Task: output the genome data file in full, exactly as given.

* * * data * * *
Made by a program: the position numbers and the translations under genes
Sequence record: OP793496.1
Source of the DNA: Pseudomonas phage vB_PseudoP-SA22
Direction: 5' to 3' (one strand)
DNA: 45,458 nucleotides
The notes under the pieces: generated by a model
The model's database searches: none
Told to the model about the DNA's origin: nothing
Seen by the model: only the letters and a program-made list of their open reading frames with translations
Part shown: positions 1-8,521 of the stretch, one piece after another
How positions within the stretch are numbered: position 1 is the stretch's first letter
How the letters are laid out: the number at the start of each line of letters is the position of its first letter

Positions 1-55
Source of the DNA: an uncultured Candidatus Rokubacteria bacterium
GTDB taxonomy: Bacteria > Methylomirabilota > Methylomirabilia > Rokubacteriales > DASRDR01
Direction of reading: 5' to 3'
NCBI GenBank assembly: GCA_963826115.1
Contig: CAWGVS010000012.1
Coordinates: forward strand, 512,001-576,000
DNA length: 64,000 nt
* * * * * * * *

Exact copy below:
Made by a program: the position numbers and the translations under genes
Sequence record: OP793496.1
Source of the DNA: Pseudomonas phage vB_PseudoP-SA22
Direction: 5' to 3' (one strand)
DNA: 45,458 nucleotides
The notes under the pieces: generated by a model
The model's database searches: none
Told to the model about the DNA's origin: nothing
Seen by the model: only the letters and a program-made list of their open reading frames with translations
Part shown: positions 1-8,521 of the stretch, one piece after another
How positions within the stretch are numbered: position 1 is the stretch's first letter
How the letters are laid out: the number at the start of each line of letters is the position of its first letter

Positions 1-55
Source of the DNA: an uncultured Candidatus Rokubacteria bacterium
GTDB taxonomy: Bacteria > Methylomirabilota > Methylomirabilia > Rokubacteriales > DASRDR01
Direction of reading: 5' to 3'
NCBI GenBank assembly: GCA_963826115.1
Contig: CAWGVS010000012.1
Coordinates: forward strand, 512,001-576,000
DNA length: 64,000 nt